Margaret Sutherland - Australian Heritage Series


The Australian composer and pianist, Margaret Sutherland exerted an inestimable influence and contribution on Australian music. She considered it her mission to promote new music, especially that of Australian composers ‘who’, she said, ‘experienced public indifference and a profound sense of isolation.’ Sutherland’s teaching was legendary; she personally inspired young poets, composers and artists. Born in Adelaide, Sutherland’s early tuition included piano studies with Edward Goll and composition with Fritz Hart at the Marshall Hall Conservatorium (now the Melba Conservatorium); she later attended the Melbourne University Conservatorium. In 1916 Verbrugghen, the director of the N.S.W. Conservatorium of Music, invited her to become a soloist with the N.S.W. State Orchestra.

After teaching and giving recitals for several years in Australia, she commenced studying orchestration and conducting in London and Vienna. Under the tutelage of Sir Arnold Bax in London, Sutherland composed one of her first published works, her Violin Sonata. She went on to publish more than 90 compositions, covering stage, instrumental, vocal, chamber and orchestral (including a Concerto Grosso). In 1965 her only opera, The Young Kabbarli, was premiered at the Festival of Contemporary Opera and Music in Hobart. Kabbarli was based on an incident in the life of Daisy Bates and incorporated the poetry of Judith Wright and John Shaw Neilson. In 1976 Grahme Murphy choreographed her orchestral work Haunted Hills in the award winning "Glimpses" which was a great success for the Australian Ballet and the Sydney Dance Company.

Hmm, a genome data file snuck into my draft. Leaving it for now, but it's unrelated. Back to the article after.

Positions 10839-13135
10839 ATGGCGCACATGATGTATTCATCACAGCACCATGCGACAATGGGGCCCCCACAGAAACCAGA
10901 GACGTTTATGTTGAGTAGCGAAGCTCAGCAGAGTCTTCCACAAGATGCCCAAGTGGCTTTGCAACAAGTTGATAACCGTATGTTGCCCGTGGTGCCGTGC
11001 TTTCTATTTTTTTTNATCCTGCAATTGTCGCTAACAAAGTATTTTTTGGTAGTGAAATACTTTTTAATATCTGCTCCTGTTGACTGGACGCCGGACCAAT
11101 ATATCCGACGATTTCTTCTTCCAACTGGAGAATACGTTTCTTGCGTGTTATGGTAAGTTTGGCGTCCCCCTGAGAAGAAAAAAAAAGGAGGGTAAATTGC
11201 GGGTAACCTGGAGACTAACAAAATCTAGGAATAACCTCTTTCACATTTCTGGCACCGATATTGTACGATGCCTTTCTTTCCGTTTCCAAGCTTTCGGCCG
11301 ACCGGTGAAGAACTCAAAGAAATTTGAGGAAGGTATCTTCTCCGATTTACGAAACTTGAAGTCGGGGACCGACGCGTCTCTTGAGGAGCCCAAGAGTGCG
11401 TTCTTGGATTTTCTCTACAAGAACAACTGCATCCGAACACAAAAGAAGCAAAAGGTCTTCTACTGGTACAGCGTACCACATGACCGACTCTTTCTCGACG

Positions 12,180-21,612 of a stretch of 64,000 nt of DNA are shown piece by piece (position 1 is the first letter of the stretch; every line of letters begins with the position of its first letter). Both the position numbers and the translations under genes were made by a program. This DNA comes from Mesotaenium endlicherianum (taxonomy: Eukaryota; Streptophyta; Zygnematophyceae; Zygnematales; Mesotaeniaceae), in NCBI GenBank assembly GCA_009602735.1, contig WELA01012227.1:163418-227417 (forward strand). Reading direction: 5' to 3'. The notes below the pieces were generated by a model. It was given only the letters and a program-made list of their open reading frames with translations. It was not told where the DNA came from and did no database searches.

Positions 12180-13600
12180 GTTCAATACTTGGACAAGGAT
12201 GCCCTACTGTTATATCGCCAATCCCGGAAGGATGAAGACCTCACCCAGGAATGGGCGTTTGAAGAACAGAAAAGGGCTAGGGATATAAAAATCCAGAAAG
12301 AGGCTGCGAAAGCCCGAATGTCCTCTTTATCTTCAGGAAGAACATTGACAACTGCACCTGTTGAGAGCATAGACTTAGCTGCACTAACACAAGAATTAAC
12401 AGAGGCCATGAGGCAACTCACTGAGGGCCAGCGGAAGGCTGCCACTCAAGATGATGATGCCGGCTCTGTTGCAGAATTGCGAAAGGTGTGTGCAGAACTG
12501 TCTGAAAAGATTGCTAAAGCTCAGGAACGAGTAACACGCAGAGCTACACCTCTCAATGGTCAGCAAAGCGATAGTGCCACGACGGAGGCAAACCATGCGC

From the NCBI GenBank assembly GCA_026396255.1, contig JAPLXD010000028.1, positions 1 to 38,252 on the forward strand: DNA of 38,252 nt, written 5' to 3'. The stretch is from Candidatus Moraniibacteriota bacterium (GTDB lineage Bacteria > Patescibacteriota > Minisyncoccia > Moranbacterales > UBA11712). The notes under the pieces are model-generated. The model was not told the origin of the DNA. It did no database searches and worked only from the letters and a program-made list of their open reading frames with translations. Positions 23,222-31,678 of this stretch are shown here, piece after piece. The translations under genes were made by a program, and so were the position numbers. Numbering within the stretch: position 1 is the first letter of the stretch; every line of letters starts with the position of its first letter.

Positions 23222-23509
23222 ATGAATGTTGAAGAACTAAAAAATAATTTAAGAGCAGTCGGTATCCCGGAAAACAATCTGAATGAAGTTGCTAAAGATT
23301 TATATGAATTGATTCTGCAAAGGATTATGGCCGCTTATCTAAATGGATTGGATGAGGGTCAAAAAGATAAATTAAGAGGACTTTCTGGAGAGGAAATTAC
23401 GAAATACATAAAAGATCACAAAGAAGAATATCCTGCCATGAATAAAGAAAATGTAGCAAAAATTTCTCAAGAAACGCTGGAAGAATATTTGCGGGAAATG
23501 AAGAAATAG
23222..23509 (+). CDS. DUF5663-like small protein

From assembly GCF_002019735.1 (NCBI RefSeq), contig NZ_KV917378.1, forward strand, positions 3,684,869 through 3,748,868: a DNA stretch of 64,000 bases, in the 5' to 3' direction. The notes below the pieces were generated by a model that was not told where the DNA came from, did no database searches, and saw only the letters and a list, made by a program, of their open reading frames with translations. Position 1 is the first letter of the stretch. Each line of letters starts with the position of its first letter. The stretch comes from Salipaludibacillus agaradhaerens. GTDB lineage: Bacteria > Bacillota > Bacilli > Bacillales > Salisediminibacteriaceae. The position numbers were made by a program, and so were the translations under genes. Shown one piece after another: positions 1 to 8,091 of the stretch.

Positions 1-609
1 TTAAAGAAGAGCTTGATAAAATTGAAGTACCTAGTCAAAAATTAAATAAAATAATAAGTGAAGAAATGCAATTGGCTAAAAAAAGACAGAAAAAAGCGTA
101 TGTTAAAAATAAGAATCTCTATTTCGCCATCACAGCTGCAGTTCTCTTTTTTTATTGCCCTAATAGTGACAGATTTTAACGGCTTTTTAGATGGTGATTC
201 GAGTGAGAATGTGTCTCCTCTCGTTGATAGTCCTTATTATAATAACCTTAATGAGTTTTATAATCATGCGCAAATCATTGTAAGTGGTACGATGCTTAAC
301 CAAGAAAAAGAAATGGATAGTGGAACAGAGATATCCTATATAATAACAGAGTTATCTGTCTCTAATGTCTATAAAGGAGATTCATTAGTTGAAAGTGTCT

While never compromising her family life, Sutherland remained a tireless ambassador for the promotion of music. During the Second World War, she arranged war-time midday chamber music concerts for the Red Cross; she became a member of the Council for Education and the Arts, an adviser to UNESCO and to the National Gallery. The Victorian Arts Centre was developed largely because of her strenuous lobbying of the Victorian government for land dedicated to that purpose. It was, however, many years before Sutherland’s full contribution to the arts was recognised; it was equally long before her own compositions received the recognition they deserved. Sutherland was awarded a DMus. from the University of Melbourne in 1969, an OBE in 1970, the Queen’s Jubilee medal in 1977 and in 1981 she received the Order of Australia. The last fifteen years of her life were difficult after a stroke left her with failing eyesight and physical difficulties.

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